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Gaetz moves to oust McCarthy, threatening his grip on the speakership

By Catie Edmondson New York Times

WASHINGTON – Rep. Matt Gaetz, R-Fla., moved Monday to oust House Speaker Kevin McCarthy from his post in an act of vengeance that posed the clearest threat yet to McCarthy’s tenure and could plunge the House into chaos.

After days of warnings, Gaetz rose Monday evening to bring up a resolution declaring the speakership vacant. That started a process that would force a vote within days on whether to keep McCarthy in his post. In doing so, Gaetz sought to subject McCarthy to a rare form of political punishment experienced by only two other speakers in the history of the House of Representatives.

The move came just days after McCarthy opted to avert a government shutdown the only way he could – by relying on Democratic votes to push through a stopgap spending bill over the objections of an unmovable bloc of hard-liners in his own party, including Gaetz.

It was a brief but tense interruption of the day-to-day proceedings of the House. McCarthy was not present on the House floor when Gaetz made his motion, but scores of Democrats crowded in the aisles to watch the spectacle. The House adjourned shortly afterward, but under the chamber’s rules, McCarthy and his leadership team will need to address it within two legislative days.

“It is becoming increasingly clear who the speaker of the House already works for, and it’s not the Republican conference,” Gaetz said earlier Monday, making the case for McCarthy’s ouster. He added that McCarthy had allowed President Joe Biden to take his “lunch money in every negotiation.”

Gaetz cited McCarthy’s dependence on Democrats to pass the funding bill – which was necessary to avert a shutdown because Gaetz and 20 of his colleagues opposed a temporary funding bill.

And he accused McCarthy of lying to his Republican members during spending negotiations and making a “secret deal” with Democrats about funding for Ukraine, which he and dozens of other conservatives have opposed.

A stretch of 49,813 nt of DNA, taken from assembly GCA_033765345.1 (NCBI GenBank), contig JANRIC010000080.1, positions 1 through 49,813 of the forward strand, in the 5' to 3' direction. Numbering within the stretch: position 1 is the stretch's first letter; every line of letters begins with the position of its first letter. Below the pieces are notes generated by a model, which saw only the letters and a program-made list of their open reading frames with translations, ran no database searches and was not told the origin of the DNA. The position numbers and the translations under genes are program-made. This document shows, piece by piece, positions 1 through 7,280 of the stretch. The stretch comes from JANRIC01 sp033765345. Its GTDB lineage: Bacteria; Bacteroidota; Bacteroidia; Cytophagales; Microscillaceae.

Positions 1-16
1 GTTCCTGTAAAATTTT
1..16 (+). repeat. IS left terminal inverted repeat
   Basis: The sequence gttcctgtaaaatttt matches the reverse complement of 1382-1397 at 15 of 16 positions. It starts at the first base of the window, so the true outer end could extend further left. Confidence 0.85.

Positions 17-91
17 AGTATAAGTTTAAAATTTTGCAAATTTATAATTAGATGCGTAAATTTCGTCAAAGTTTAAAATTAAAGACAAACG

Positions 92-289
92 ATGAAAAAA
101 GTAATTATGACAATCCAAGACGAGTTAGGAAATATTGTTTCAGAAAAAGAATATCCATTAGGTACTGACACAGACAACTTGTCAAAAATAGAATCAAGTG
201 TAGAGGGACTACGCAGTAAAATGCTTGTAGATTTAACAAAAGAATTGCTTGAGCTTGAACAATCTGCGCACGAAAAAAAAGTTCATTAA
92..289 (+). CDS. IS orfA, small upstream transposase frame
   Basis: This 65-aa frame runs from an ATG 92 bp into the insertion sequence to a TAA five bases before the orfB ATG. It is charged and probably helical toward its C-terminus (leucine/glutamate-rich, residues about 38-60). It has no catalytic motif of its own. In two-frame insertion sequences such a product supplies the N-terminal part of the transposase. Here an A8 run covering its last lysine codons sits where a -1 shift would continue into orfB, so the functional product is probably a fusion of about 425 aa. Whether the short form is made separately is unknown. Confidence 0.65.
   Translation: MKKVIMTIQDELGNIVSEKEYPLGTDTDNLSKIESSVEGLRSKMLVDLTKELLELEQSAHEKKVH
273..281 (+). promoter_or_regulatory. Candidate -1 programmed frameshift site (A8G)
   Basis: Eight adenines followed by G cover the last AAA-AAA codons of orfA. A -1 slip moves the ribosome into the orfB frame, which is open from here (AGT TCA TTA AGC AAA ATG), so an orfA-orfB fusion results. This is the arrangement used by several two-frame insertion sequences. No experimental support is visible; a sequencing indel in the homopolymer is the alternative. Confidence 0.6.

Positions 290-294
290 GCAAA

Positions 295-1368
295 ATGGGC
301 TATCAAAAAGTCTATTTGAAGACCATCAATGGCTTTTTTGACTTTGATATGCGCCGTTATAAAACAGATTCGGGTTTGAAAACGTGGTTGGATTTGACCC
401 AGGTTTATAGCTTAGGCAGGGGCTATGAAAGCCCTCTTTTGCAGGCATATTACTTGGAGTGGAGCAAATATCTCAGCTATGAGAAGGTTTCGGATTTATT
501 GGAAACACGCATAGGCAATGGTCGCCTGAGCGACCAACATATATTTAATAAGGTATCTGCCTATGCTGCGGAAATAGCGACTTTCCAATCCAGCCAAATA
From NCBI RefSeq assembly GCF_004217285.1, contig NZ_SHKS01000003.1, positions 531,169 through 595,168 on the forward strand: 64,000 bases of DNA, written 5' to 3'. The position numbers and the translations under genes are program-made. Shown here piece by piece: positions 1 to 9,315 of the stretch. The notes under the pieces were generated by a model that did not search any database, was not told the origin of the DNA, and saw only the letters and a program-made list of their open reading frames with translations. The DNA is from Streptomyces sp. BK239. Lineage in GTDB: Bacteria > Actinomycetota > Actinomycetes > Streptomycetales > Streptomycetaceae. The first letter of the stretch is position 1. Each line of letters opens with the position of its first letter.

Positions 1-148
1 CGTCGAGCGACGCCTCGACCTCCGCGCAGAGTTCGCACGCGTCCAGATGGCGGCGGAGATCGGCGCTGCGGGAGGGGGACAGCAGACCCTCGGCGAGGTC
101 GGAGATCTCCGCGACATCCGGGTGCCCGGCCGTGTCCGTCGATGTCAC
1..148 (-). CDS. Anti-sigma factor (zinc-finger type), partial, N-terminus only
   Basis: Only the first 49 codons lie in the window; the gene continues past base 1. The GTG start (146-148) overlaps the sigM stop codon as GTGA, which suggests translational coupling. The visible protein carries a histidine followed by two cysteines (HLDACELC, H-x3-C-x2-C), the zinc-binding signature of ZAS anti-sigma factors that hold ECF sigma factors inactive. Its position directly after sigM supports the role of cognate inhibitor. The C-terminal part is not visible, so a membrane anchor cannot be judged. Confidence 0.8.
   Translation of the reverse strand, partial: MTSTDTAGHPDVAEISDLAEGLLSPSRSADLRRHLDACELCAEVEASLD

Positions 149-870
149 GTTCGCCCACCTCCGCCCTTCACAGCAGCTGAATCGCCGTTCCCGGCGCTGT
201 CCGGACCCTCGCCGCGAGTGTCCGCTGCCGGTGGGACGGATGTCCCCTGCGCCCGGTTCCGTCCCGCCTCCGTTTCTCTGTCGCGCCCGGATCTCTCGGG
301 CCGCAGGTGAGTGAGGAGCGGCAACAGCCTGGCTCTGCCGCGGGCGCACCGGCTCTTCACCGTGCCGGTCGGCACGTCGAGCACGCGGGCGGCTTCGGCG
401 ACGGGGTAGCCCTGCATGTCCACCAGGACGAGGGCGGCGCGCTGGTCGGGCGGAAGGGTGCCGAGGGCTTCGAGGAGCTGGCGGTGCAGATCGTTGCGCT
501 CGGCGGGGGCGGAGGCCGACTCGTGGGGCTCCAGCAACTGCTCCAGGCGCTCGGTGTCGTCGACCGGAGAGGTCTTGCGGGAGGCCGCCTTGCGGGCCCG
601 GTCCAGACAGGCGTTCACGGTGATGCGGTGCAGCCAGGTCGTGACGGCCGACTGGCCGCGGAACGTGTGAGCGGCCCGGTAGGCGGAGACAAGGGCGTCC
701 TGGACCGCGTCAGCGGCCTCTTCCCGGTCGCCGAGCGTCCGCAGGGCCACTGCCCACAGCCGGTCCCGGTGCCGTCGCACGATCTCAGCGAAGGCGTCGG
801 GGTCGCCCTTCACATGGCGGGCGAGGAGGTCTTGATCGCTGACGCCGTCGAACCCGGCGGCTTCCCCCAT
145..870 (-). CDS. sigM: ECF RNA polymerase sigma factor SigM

The move is a significant escalation of the long-simmering power struggle between McCarthy and a clutch of conservative hard-liners in his party. They have dangled the threat of dethroning the speaker since he was elected, after they subjected him to a painful round of 15 votes.

McCarthy, a chronic optimist who has shown a remarkable willingness to weather political pain to maintain his grip on the speaker’s gavel, appeared undaunted. Minutes after Gaetz filed the resolution, he wrote on social media, “Bring it on.”

“I think it’s disruptive to the country, and my focus is only on getting our work done,” McCarthy said earlier Monday. “I want to win the vote so I can finish the job for the American people. There are certain people who have done this since the day we came in.”

Gaetz’s animus toward McCarthy extends far beyond the most recent funding skirmish. He emerged as McCarthy’s chief tormentor during the speaker’s fight in January, when he suggested on the House floor that the California Republican had “sold shares of himself for more than a decade,” and never quite stopped.

It was to appease Gaetz and the 19 other Republicans who opposed his speakership that McCarthy agreed to change the rules of the House to allow any one lawmaker to call a snap vote for his ouster.

After McCarthy struck a bipartisan deal with Biden in the spring to suspend the debt ceiling, there were rumblings among the far right about moving forward on a motion to vacate. They settled for shutting down the House floor instead.

It was unclear how many Republicans planned to join Gaetz in his attempt to dethrone McCarthy. Some archconservatives who have been critical of the speaker have said in recent days that they would not support removing him now.